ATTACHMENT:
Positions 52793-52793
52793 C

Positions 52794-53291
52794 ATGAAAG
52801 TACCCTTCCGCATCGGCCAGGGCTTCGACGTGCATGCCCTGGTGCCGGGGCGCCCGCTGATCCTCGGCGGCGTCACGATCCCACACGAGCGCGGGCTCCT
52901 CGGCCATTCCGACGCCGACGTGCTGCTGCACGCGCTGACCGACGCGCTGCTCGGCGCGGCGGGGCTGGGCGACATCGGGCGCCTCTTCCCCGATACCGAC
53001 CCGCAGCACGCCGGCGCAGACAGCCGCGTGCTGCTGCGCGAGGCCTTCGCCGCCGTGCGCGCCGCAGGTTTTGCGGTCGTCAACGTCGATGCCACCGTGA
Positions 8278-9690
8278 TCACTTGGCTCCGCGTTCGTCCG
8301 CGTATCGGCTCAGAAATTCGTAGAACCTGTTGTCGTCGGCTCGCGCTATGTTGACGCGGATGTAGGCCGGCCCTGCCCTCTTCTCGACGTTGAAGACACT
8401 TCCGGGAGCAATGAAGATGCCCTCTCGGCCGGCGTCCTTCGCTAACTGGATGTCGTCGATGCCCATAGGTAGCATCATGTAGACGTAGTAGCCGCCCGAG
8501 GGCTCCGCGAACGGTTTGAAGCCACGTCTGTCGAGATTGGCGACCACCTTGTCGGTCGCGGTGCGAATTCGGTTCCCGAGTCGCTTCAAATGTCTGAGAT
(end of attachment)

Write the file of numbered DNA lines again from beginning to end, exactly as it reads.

Positions 52793-52793
52793 C

Positions 52794-53291
52794 ATGAAAG
52801 TACCCTTCCGCATCGGCCAGGGCTTCGACGTGCATGCCCTGGTGCCGGGGCGCCCGCTGATCCTCGGCGGCGTCACGATCCCACACGAGCGCGGGCTCCT
52901 CGGCCATTCCGACGCCGACGTGCTGCTGCACGCGCTGACCGACGCGCTGCTCGGCGCGGCGGGGCTGGGCGACATCGGGCGCCTCTTCCCCGATACCGAC
53001 CCGCAGCACGCCGGCGCAGACAGCCGCGTGCTGCTGCGCGAGGCCTTCGCCGCCGTGCGCGCCGCAGGTTTTGCGGTCGTCAACGTCGATGCCACCGTGA
Positions 8278-9690
8278 TCACTTGGCTCCGCGTTCGTCCG
8301 CGTATCGGCTCAGAAATTCGTAGAACCTGTTGTCGTCGGCTCGCGCTATGTTGACGCGGATGTAGGCCGGCCCTGCCCTCTTCTCGACGTTGAAGACACT
8401 TCCGGGAGCAATGAAGATGCCCTCTCGGCCGGCGTCCTTCGCTAACTGGATGTCGTCGATGCCCATAGGTAGCATCATGTAGACGTAGTAGCCGCCCGAG
8501 GGCTCCGCGAACGGTTTGAAGCCACGTCTGTCGAGATTGGCGACCACCTTGTCGGTCGCGGTGCGAATTCGGTTCCCGAGTCGCTTCAAATGTCTGAGAT